Imagine that you find yourself in a new world, brimming with life. Others may have explored it, but you bring a pair of fresh, learned eyes; you bring an attention to detail like none other.
You are a naturalist, thrilled by everything you see and virtually everywhere you look, you discover something you have never seen before. Dare I say, a plant or animal that’s new to science.
While at the same time, the scientific community itself is experiencing something of an overhaul. Swedish botanist and zoologist Carolus Linnaeus had adopted a new system of naming all plants and animals. Prior to him, the names of species were wordy polynomials, i.e. long descriptive paragraphs. Linnaeus’ Systema Naturae published in the late 1700s provided a new, simpler method. Known then as Linnaean taxonomy, today we call it binomial nomenclature or simply binomials. Hence fore, every living thing was given a unique two-part scientific name generally in Latin. The first word designated its genus, the second its species.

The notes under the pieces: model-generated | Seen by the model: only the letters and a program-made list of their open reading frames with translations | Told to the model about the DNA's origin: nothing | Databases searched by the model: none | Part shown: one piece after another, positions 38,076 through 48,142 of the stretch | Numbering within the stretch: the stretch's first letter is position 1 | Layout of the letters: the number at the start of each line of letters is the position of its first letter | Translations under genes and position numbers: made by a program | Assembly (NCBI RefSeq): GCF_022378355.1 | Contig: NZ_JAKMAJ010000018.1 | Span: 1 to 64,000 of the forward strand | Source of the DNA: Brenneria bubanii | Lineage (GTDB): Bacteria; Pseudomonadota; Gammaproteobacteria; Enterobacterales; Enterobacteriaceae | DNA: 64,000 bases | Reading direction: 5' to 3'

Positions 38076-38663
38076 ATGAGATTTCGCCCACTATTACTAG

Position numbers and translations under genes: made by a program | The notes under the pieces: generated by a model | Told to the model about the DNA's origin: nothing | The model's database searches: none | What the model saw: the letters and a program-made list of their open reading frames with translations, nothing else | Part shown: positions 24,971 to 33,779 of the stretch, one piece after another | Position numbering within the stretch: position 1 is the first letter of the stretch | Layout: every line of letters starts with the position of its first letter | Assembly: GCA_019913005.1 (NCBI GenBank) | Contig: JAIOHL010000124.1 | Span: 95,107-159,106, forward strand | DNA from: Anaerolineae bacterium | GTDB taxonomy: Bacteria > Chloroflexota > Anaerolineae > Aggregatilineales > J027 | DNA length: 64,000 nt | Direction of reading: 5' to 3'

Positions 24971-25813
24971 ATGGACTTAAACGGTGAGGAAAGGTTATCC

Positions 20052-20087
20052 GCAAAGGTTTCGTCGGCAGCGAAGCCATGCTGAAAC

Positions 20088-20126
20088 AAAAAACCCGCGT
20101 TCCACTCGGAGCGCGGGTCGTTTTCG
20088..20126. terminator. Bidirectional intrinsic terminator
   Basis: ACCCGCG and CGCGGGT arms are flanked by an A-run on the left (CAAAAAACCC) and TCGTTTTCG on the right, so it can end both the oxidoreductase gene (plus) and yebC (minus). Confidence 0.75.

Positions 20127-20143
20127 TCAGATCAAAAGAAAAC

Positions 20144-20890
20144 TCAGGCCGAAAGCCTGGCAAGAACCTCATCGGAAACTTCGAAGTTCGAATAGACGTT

The Southern red oak in your front yard became Quercus falcate, while the related, but different chestnut oak beside it became Quercus prinus. The family dog was designated as Canis familiaris, while you and I are Homo sapiens. Often the original describer would be honored in the binomial itself as is Linnaeus in the red maple, Acer rubrum L or Tennessee’s own State Tree, the tulip tree, Liriodendron tulipifera L.
Into this world entered Rafinesque...
For the rest of my article about early American naturalist Constantine Samuel Rafinesque-Schmaltz, check out the current issue of The Tennessee Conservationist.
Thank you, editor Louise Zepp!